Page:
For surely the word of the Law and the Prophets when it is understood with faith is like a star which leads those who are called by the power of grace in accordance with his decree to recognize the Word incarnate.

The great mystery of the divine incarnation remains a mystery for ever. How can the Word made flesh be essentially the same person that is wholly with the Father? How can he who is by nature God become by nature entirely human without lacking either nature, neither the divine by which he is God nor the human by which he became one of us? Faith alone grasps these mysteries.

—Maximus the Confessor, Five Hundred Chapters 1, 8-13

The Epiphany of our Lord for 2024 (2)

Matthew 2:1-12

Let us now observe how glorious was the dignity that attended the King after his birth, after the magi in their journey remained obedient to the star. For immediately the magi fell to their knees and adored the one born as Lord. There in his very cradle they venerated him with offerings of gifts, though Jesus was merely a whimpering infant. They perceived one thing with the eyes of their bodies but another with the eyes of the mind. The lowliness of the body he assumed was discerned, but the glory of his divinity was now made manifest. A boy he is, but it is God who is adored. How inexpressible is the mystery of this divine honor! The invisible and eternal nature did not hesitate to take on the weaknesses of the flesh on our behalf. The Son of God, who is God of the universe, is born a human being in the flesh. He permits himself to be placed in a manger, and the heavens are within the manger. He is kept in a cradle, a cradle the world cannot hold. He is heard in the voice of a crying infant. This is the same one for whose voice the whole world would tremble in the hour of his passion. Thus he is the One, the God of glory and the Lord of majesty, whom as a tiny infant the magi would recognize. It is he who while a child was truly God and King eternal. To him Isaiah pointed, saying, “For a boy has been born to you; a son has been given to you, a son whose empire has been forged on his shoulders (Isaiah 9:6).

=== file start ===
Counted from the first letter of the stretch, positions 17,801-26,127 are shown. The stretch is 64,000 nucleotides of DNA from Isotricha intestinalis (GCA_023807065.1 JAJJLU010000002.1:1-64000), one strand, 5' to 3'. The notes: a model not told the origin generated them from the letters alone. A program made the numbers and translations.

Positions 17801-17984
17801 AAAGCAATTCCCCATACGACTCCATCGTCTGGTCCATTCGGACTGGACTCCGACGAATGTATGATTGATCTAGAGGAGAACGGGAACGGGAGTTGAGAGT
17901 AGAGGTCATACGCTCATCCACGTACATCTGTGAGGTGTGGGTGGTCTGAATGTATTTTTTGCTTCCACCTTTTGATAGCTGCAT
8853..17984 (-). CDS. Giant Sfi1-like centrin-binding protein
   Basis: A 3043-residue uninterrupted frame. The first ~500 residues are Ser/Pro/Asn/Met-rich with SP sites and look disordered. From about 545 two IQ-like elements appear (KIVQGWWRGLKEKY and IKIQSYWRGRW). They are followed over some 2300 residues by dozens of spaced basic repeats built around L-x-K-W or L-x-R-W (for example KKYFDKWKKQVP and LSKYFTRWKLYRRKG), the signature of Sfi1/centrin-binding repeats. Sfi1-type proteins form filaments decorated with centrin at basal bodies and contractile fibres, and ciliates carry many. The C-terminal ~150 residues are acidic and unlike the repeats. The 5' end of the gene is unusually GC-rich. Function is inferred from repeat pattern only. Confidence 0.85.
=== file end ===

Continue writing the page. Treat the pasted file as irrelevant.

—Chromatius, Tractate on Matthew 5.1

The Epiphany of our Lord for 2024

Jesus was born in Bethlehem in Judea, during the reign of King Herod. About that time some wise men from eastern lands arrived in Jerusalem, asking, “Where is the newborn king of the Jews? We saw his star as it rose, and we have come to worship him.”

King Herod was deeply disturbed when he heard this, as was everyone in Jerusalem. He called a meeting of the leading priests and teachers of religious law and asked, “Where is the Messiah supposed to be born?”

“In Bethlehem in Judea,” they said, “for this is what the prophet wrote:

‘And you, O Bethlehem in the land of Judah,
are not least among the ruling cities of Judah,
for a ruler will come from you
who will be the shepherd for my people Israel.’”
Then Herod called for a private meeting with the wise men, and he learned from them the time when the star first appeared. Then he told them, “Go to Bethlehem and search carefully for the child. And when you find him, come back and tell me so that I can go and worship him, too!”

After this interview the wise men went their way. And the star they had seen in the east guided them to Bethlehem. It went ahead of them and stopped over the place where the child was. When they saw the star, they were filled with joy! They entered the house and saw the child with his mother, Mary, and they bowed down and worshiped him. Then they opened their treasure chests and gave him gifts of gold, frankincense, and myrrh.

When it was time to leave, they returned to their own country by another route, for God had warned them in a dream not to return to Herod.

—Matthew 2:1-12 (NLT)